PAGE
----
Catholic Culture Liturgical Living
Catholic Culture Liturgical Living

the oldest profession

By Diogenes ( articles ) | Nov 07, 2006

Raymond Gravel started out as a gay hooker. He next became a Catholic priest -- if not in doctrine, at least in paycheck. Recently he announced his run for public office. There's scant evidence that Gravel's beliefs have changed since his leather-bar days, but he seems to be moving away from private and voluntary sources of income toward collective and involuntary ones. For services rendered.

Two weeks ago, headlines in Canada trumpeted the story that Gravel had the Vatican's permission to run. Under pressure, his astonishingly insouciant bishop has denied it. Now some of Gravel's opponents are calling foul:

When he announced in a Montreal newspaper last month that he intended to seek the [Bloc Qu├ębecois] nomination, Gravel said he would wait to see if Rome would give him permission.

However, in the official statement that he was the only candidate seeking the nomination, the Bloc indicated he had gotten the required permission.

Conservative candidate Stephan Bourgon criticized Gravel in a statement Monday, saying that Gravel had misled voters and that telling the truth is vital in politics, without exception.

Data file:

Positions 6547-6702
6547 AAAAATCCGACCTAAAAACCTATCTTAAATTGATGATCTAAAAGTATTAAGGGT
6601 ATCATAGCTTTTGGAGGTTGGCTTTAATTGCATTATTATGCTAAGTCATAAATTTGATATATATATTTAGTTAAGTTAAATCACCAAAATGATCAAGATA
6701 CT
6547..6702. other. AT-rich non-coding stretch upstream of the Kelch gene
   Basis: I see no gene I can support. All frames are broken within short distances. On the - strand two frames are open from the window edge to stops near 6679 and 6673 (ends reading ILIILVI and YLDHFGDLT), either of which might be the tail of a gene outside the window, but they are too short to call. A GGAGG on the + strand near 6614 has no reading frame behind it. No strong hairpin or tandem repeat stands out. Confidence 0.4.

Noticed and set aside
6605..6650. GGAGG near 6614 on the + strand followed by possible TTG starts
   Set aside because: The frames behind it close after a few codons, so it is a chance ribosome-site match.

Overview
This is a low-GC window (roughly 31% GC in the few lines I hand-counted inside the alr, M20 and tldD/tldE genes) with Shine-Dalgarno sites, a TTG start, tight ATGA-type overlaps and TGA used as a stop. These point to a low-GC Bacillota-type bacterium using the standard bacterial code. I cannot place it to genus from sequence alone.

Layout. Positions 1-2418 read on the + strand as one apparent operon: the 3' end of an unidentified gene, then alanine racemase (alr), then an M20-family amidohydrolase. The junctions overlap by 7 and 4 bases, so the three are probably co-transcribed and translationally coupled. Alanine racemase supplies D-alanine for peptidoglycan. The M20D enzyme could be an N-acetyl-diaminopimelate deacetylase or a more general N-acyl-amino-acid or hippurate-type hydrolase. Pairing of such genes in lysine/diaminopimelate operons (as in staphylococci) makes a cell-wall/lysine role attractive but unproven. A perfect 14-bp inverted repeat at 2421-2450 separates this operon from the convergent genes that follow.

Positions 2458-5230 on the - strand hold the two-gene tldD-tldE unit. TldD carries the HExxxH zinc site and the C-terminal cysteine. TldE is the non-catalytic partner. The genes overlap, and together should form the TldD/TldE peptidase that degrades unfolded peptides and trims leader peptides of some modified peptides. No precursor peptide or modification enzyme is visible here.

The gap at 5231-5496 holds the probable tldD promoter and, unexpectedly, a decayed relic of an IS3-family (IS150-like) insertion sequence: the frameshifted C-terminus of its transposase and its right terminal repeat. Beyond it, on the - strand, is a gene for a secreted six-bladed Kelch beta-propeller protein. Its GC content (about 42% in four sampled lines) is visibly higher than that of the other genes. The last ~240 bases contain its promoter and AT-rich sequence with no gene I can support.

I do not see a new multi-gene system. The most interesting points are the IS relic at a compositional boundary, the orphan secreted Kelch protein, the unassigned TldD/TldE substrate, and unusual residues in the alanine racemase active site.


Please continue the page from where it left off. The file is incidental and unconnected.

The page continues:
Gravel was not available for comment on Monday but the Bloc pointed out that it is up to the bishop to approve or reject a request by a priest to enter politics.

They're both right. Gravel and the Bloc Qu├ębecois did mislead the voters (and the suspiciously unsuspicious media) in letting it be understood that he had Vatican permission, and the Conservatives are right to charge them with chicanery. But the Bloc's rejoinder, while it doesn't address the Conservative criticism, is not without point. Gravel could not have entered politics as a priest in good standing without the active or passive acquiescence of his bishop.

As noted earlier, the bishop in question, Gilles Lussier, has up to now made no public statement of his stance towards Gravel's candidature and has given the faithful no help whatsoever in forming their attitude toward the campaign of this doctrinally anarchic priest. Lussier did state that Gravel may not exercise priestly ministry while politically active, but this bit of legal formalism tells no one the extent to which Gravel is part of the Church or to which the Church is behind Gravel. By pointing to the bishop's silence, the Bloc is wagering Lussier's bluff won't be called, and it looks like a bet they're going to win. In the eyes of the public -- precisely because Catholic priests are perceived to be kept on a short leash -- non-interference is indistinguishable from permission.

So once again, from the murk of bureaucratic evasion and double-talk the question presents itself: why would Lussier put up with the personal consequences of abetting Gravel, unless the personal consequences of crossing him were even worse?

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